Warhammer 40,000: Leviathan will soon go up for pre-order, beginning the churn that will, in a number of weeks or months, lead to the formal launch of the tabletop wargame’s 10th edition. There are a number of changes in store for longtime Warhammer 40K fans, including a streamlined rule set and updates for several classic miniatures.
Against a backdrop of Games Workshop’s marquee franchise experiencing a huge upswing in popularity, and with an Amazon streaming series in the works (with none other than Henry Cavill), Polygon spoke to 40K studio manager Stu Black via email about what’s next for the iconic franchise.
[Ed. note: Polygon’s questions have been lightly edited for clarity.]
Polygon: I think the most clever bit of the announcement of 10th edition — and of the Warhammer 40,000: Leviathan boxed set — was the reveal of the new Combat Patrol format. It uses existing products already on store shelves around the world as a kind of preconstructed style of play, minimizing the effort needed to paint up a new army and keep pace with the competitive meta layer of the game.
It really does feel like y’all have quietly stocked shelves around the world with dozens of Trojan horses, though. How did the concept of using this line of boxed product as the core of a new format come about? What were your design goals for the Combat Patrol format? And how did you and your team go about balancing all of these different factions that had already been living in their cardboard boxes for some time now?
Stu Black: Combat Patrol builds on the smaller missions from the previous edition and the Combat Patrol boxes were designed with that smaller-sized game in mind, so it was natural for us to take that one step further in the new edition and make it so players could simply play one Combat Patrol box against another. One of the design goals for the new edition was to make it as accessible as possible, whilst keeping the right level of depth and complexity that players enjoy. Combat Patrol forms a core part of that approach — making it simple and easy for newer players to get straight into the action on the tabletop. Balancing the various Combat Patrols was an exciting challenge and the team have done an amazing job, with hundreds of test games to ensure a fun, fair experience.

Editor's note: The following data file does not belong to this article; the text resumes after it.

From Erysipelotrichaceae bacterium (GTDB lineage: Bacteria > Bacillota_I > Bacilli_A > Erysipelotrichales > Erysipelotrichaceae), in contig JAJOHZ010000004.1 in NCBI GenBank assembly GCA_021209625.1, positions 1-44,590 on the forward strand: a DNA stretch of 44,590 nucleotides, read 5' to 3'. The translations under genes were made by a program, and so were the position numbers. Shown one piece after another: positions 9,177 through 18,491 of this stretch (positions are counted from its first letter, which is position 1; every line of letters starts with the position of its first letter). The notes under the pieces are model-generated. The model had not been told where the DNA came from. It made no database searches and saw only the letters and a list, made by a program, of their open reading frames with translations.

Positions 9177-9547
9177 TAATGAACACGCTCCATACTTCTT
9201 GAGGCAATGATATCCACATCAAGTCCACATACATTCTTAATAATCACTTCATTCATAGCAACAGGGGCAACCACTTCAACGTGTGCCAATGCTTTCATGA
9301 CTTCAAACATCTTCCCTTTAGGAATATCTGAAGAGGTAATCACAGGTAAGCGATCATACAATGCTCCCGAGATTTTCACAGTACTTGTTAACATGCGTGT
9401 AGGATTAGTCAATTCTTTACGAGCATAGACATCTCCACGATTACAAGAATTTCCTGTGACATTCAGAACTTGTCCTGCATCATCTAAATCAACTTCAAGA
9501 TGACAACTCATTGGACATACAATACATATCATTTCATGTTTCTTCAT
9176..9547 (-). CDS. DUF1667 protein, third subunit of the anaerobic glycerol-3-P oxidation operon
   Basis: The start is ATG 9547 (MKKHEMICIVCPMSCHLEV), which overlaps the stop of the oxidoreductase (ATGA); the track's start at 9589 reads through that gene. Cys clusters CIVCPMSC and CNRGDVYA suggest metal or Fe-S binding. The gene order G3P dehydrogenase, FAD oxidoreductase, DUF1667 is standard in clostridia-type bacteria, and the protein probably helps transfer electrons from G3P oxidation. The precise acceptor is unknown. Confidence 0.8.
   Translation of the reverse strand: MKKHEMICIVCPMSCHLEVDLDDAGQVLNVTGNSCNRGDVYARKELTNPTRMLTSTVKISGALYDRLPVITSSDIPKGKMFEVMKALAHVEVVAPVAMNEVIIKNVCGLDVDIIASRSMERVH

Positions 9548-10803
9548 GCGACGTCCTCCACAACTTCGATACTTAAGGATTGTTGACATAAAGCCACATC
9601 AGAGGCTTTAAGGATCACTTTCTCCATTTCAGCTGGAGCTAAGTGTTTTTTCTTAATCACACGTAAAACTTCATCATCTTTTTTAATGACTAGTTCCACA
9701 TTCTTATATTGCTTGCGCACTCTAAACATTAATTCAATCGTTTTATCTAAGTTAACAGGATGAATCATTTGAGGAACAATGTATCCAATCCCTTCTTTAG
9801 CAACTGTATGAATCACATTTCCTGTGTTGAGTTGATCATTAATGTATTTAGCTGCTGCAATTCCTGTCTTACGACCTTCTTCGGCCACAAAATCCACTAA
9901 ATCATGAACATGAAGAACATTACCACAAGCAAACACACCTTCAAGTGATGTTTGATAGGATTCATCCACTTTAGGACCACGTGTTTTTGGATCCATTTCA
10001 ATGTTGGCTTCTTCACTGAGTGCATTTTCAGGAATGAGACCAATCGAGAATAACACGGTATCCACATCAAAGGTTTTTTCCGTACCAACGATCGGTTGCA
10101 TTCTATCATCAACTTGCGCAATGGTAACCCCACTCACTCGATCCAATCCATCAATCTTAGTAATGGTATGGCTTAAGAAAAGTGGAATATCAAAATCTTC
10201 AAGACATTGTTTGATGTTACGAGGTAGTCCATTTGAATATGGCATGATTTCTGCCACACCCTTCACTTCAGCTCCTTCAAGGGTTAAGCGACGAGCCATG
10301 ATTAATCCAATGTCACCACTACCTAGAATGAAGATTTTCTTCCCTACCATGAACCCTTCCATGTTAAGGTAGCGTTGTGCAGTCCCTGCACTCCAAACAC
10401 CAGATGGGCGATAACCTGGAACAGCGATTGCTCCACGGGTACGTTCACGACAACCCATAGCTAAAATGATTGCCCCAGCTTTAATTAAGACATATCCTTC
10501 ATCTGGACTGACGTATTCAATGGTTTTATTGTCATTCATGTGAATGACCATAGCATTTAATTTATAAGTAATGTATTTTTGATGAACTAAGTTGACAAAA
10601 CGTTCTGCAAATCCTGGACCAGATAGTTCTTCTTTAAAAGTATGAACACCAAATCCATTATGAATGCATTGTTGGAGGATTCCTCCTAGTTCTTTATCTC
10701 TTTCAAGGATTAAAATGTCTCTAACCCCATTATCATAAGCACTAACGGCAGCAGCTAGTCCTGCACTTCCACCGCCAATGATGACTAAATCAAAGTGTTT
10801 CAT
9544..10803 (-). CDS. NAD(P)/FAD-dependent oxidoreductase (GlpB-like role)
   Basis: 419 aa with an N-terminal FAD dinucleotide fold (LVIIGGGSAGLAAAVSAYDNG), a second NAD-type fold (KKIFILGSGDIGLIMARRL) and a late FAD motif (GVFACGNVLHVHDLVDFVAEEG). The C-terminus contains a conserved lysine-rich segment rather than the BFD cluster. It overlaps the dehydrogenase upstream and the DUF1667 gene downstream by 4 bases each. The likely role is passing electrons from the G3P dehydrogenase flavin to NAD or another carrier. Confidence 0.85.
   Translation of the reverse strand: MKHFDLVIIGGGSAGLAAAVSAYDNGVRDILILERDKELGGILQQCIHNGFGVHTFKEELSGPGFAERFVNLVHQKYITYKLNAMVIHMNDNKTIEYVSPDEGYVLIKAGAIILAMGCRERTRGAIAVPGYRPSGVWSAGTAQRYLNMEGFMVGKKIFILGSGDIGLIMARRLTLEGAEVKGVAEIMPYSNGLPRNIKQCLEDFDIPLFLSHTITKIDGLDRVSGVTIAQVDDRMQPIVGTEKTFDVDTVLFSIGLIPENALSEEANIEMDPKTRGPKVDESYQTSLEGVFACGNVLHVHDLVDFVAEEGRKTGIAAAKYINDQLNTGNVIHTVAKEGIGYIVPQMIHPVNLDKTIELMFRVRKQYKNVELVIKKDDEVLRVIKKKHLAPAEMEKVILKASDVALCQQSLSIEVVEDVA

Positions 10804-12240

The Leviathan box miniatures feel very, very retro. But the box also very cleverly blends the old with the new — Primaris standing shoulder-to-shoulder with Terminators that date back nearly to the beginning of the 40K line, a massive Ballistus whose silhouette looks ripped from the pages of a 1990s White Dwarf magazine. After the quiet furor that surrounded the embiggening of mainline Marines for 8th edition, what is the makeup of this particular Space Marine force meant to tell the community about where this popular faction is headed, design-wise?
I think the core image of a Space Marine has stayed pretty consistent for 40-odd years now; it has evolved and changed as the design team has been able to make even better miniatures, but the core image remains. Who knows exactly what the future holds for Space Marine fans, but it will always be true to those core concepts — power armour, bolt weapon, chainsword, big pauldrons and a touch of gothic space knight!
While it feels like we get a new Primaris Lieutenant every other month or so, I think it’s easy for fans to feel like many of the game’s other factions don’t quite get the same kind of attention. How long is the design and production pipeline for something like the new Tyranids that come inside Leviathan? What role do other product lines such as Kill Team play in exploring new miniature and faction designs? And what do you say to fans of factions such as the Elder, Orks, and other Xenos that want to see their own Screamer-Killer analogs get a similar kind of glow-up?